Our Soldiers' Children

By Colin Standish on March 11, 2013

When I think of Bill 14, I think of Sandra. Sandra goes to the English-language Dollard-des- Ormeaux (D.D.O.) school just off Valcartier military base near Quebec City. When I met her, she emotionally asked why she would have to change schools and lose her friends. Her father serves in the military and was wounded in Afghanistan. She lives with her mother, her parents separated partly due to the strain of post-traumatic stress after her father returned from combat. Now, one of the few constants in her life, her elementary school and close friends, could be taken away by Bill 14.

There are 600 Sandras in Quebec City and Bagotville, who come from military families who would lose the right to attend school in the language of their choice because of Bill 14. Almost 20% of the children in English-language educational institutions in the local school board would be removed from their schools.

Bill 14’s attack on the children of war veterans and members our armed forces lays bare the glaring contradiction, and indeed cruelty, of nationalistic governance in Quebec since the Quiet revolution; where a political movement predicated on preserving a minority-language, French, systematically seeks to victimize, weaken and marginalize its own English minority-language group. 

The Quebec government’s proposals to revoke the exclusion from application granted to the children of members of the armed forces temporarily assigned to the province of Quebec will serve to further marginalize and isolate military families and hinder equal access to government services for linguistic minority communities across the province.

These children often endure painful and stressful separation from family members serving overseas, and are relocated around the country frequently. They are forced to adapt to a new school and social situations. Bilingualism is a necessity for military children. 

Restricting the rights of parents to choose the language of instruction for their children would compound the issues confronting the children of military families. This would potentially diminish military children’s education and socialization at a critical time in their development by forcefully mandating the linguistic environment in which they are educated.

Teachers and administrative staff in schools near military bases are often equipped with the adequate tools to help children effectively manage and deal with the reality of separation anxiety. Removing children from these schools would not only reduce their capacity to successfully complete their education, but their overall mental and physical well-being.[1]

This is not to mention Shannon and surrounding communities in Quebec City, which still retain their Irish and English-speaking character from their original European settlers (including Brian Mulroney’s ancestors) which depend on the D.D.O. school for their children’s education.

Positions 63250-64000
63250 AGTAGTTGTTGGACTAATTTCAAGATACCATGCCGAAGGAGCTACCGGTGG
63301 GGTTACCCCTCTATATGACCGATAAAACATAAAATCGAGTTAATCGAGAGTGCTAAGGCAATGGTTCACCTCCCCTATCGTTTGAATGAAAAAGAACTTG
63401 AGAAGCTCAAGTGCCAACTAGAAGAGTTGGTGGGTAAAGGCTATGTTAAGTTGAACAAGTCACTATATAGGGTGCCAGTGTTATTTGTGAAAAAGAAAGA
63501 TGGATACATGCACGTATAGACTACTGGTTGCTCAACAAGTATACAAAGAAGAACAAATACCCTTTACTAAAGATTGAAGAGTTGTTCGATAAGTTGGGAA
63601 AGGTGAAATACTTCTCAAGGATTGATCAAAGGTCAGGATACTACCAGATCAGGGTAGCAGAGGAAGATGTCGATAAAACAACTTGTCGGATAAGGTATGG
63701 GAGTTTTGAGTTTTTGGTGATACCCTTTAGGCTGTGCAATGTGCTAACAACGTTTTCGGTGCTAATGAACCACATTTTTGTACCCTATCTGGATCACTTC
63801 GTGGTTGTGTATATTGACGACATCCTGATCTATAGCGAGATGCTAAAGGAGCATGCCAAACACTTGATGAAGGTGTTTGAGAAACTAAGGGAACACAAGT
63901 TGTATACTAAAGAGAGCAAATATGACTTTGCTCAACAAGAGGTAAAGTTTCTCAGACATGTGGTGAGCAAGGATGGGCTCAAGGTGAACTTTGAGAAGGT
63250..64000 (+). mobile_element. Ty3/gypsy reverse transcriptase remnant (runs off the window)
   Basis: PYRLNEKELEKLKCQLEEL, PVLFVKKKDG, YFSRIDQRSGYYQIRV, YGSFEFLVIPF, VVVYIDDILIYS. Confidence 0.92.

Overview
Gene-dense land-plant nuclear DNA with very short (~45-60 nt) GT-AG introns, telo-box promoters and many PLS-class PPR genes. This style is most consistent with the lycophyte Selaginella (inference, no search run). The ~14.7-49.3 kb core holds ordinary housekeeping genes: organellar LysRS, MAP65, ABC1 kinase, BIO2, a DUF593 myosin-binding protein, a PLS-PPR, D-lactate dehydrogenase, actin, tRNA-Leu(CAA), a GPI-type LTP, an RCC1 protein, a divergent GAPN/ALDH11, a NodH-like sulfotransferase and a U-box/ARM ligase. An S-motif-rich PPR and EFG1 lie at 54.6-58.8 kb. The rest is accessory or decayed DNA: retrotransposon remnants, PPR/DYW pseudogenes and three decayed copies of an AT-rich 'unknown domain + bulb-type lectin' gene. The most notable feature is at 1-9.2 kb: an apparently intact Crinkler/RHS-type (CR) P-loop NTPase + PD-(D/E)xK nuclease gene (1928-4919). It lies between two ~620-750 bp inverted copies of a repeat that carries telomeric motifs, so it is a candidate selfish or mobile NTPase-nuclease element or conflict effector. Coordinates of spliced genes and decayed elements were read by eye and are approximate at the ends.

The proposed changes would also continue to diminish the enrolment in English schools in the province of Quebec, and call into question the viability of numerous smaller schools and school boards. Enrolment in English schools across the province plummeted from 248,000 in 1971 to only 108,000 in 2007.

As the Supreme Court of Canada reasoned in the landmark education and language Mahe v. Alberta case,

“Any broad guarantee of language rights, especially in the context of education, cannot be separated from a concern for the culture associated with the language. Language is more than a mere means of communication, it is part and parcel of the identity and culture of the people speaking it. It is the means by which individuals understand themselves and the world around them.”

Mahe recognizes that schools provide important institutions for the entire community. This is the case in the Quebec City region, where schools help to anchor the English community. As Mahe notes,

“minority schools themselves provide community centres where the promotion and preservation of minority language culture can occur; they provide needed locations where the minority community can meet and facilities which they can use to express their culture.”

All Canadian soldiers risk their lives to preserve our basic freedoms at home. Military families are separated for months, and live with the constant anxiety and fear that their father, mother, or husband and wife, will not return to them alive. What they ask for in return is dignity and respect from their country and community.

In this province, we can speak with one clear voice that victimizing the children of military families is one step too far.

Quebec has recently been mocked around the world for the pettiness of language laws when applied to the mundane, namely restaurant menus. I can hardly imagine what the reaction will be when Quebecers, Canadians, and the world learn of the pettiness of our language laws when applied to the seemingly untouchable; the sons and daughters of war heroes.

 

Colin Sandish is Editor-in-Chief of Université Laval`s Law Reveiew

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